The Bothy | 7 occupants (1971 - 2005)

i. General

This is a one-and-a-half storied building aligned east/west with the principal frontage to the south. It lies a little to the east of Glen Fyne Lodge, described above. The Bothy is evidently an early building, rubble-built. Its proportions suggest a mid-late 19th century date. The house has, however, been very substantially modernised and there are few features visible which are of the earlier period. The house is gabled to the east and west on a low double pitched roof, this has now felt tiles. A single chimney remains at the apex of the west gable, this is early and with a stone cope.

ii. Exterior

The exterior of the building is harled except at the west gable where it is rendered and ruled out. The principal frontage to the south had likely been tripartite although all openings were subsequently modernised. The existing entrance is probably the site of the original as it is centrally sat. The windows on either side are modern and there are patches of modern cement harl surrounding each of these showing where modifications have been made. The present main entrance has a concrete step and a modern door within, glazed above.

At first floor level the eaves are broken by three dormers, all of which are modern. These are in the locations of pre-existing dormers and it is clear that the entire wall head has been raised by just less than half a meter and that pre-existing dormers were set lower down into the earlier wall head - there are patches of cement where these had been. The roof pitch had evidently been steeper; the apex is probably at its original level. At the eastern end of the main range, at ground floor level, there is what had likely been a broad opening, perhaps for a cart. This is now in-filled with a wooden framing, containing a wooden door that is offset to the west. This is of framed construction but boarded externally and its upper parts open with a fly-mesh above.

Internally this area is lime washed onto pointed-up rubblework, with a partly plaster ceiling, partly open. Three joists remain, these having multiple hanging hooks - it appears that this was a game larder. A louvered opening on the west side of the entrance also contains mesh. The framing to the south, containing an entrance, all appears to be relatively early with good estate detailing. The framed entrance has chamfered angles internally and a substantial wooden box-lock. The window to the north has a fixed frame, two by three with wire fly-mesh. A small hatch leads to a space above in the ceiling where a substantial wrought iron hook hangs from within the hatch cover, most likely used to hang game.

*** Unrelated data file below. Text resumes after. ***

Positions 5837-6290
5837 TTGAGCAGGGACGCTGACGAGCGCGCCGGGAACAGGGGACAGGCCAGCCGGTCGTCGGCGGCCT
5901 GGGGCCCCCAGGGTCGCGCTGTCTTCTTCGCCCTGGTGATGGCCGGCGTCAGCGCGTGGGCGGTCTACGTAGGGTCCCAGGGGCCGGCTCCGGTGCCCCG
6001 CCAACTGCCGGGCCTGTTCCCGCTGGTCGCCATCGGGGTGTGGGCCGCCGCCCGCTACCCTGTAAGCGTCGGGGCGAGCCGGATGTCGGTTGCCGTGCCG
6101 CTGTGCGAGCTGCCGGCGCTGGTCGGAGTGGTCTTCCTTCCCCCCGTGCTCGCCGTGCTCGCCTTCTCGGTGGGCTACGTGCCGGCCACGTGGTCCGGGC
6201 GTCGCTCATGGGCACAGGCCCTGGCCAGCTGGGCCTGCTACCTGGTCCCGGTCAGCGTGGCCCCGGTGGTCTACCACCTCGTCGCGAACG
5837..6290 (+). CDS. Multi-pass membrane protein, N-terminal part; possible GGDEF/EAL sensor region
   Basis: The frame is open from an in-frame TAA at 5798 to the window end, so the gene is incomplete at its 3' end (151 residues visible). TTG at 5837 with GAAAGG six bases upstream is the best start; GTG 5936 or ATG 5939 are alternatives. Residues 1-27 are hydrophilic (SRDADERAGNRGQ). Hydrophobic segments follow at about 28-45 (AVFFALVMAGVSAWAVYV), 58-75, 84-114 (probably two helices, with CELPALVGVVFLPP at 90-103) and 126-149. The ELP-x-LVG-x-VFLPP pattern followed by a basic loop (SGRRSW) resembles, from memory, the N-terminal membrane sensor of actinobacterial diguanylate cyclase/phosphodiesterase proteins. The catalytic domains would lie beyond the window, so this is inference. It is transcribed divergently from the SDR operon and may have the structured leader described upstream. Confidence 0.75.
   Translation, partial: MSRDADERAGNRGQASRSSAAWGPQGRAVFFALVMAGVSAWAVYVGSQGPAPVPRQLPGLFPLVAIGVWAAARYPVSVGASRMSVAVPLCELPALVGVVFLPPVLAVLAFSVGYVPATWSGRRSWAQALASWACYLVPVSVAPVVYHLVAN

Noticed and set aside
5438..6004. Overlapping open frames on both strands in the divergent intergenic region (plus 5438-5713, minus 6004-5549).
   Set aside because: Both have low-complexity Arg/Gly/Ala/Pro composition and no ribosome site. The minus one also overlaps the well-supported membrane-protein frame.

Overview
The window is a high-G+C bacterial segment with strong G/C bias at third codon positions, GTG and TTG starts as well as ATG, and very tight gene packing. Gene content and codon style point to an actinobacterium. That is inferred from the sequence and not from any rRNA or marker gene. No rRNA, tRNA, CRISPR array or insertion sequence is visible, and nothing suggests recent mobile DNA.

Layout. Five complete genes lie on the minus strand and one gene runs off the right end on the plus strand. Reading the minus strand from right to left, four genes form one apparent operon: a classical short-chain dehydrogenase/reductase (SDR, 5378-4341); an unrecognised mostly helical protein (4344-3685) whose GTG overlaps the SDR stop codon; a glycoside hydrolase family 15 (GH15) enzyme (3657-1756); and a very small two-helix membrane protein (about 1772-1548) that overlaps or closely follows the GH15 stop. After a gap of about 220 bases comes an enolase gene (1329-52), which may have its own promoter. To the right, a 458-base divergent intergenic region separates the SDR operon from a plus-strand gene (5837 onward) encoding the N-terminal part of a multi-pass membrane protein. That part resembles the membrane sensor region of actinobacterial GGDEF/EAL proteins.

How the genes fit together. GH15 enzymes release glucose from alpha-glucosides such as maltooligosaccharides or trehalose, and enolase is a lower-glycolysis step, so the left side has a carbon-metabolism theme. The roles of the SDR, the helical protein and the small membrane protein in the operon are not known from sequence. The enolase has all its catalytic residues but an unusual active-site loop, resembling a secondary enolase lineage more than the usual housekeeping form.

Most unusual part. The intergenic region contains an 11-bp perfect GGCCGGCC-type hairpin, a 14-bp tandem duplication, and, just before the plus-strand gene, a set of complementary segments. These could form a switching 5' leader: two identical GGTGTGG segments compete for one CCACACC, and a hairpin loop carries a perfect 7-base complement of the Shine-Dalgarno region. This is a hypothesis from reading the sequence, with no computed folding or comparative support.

Against the east gable there is a small single storey lean-to shed which is of rubble walled construction to north and south but with wooden framing to the east, the latter relatively recent. This had evidently latterly been a coal store. It retains a slated roof. Looking at the gable wall to the east, the point at which both pitches of roof have been raised is readily apparent. Apart from the game larder window there are no other openings in the upslope side to the north.

iii. Interior

The interior has been modernised throughout. One enters into a small vestibule containing a coat hanging area and then a hall within which runs to the back of the building. Throughout the mouldings are simple, applied architraves with rounded corners.

There is a ground floor sitting room to west with a modern window to south and a fireplace of probably 1980s detailing of brickwork with black marble top to west wall, and a simple cavetto cornice above. The walls are lined out with plasterboard throughout.

On east side of hall is the kitchen, a modern fitted kitchen within, and a simple small cavetto cornice above. Within the kitchen is a small under-stair cupboard. The floor is of cream ceramic tiles. All windows throughout are modern, double glazed, UPVC.

The entrances to both main ground floor rooms contain modern 6 panelled doors. On the north side of the kitchen at the north-east corner of the hall is a stair flight up, going in a straight flight, to the east, then angling up to the south. All is simply plaster boarded throughout.

The stair rises up to a stair landing that occupies the central part of the upper level. The doors off this lead to a large bedroom to the west with small cupboard at the south-west corner; a bathroom sits in the centre of the south side. This is tiled up to the coombing and wall heads internally. There is a storage cupboard on the east side of this at the head of the stairs, with double doors. Above the game larder at the east end of the building is a further small bedroom, all plaster boarded and simply detailed within. All bathroom and bedroom doors are six panelled of modern stock detail and all upstairs spaces are plaster boarded throughout, as well as the coombing. There is a solid-framed balustrade above the stair in the stair hall area upstairs. The stair has simple wooden stair rails and is carpeted.

This building over all is relatively narrow and seems to have been an ancillary to the large house, Glen Fyne Lodge, adjacent.



The Bothy Electoral Roll

The Bothy 1971-2006 Electoral Roll

The Bothy, Margaret Fraser

Discription of living at the Bothy by Margaret Fraser. 2007

The Bothy, House Survey

Architectural detail by Tom Addyman, Simpson and Brown, Edinburgh.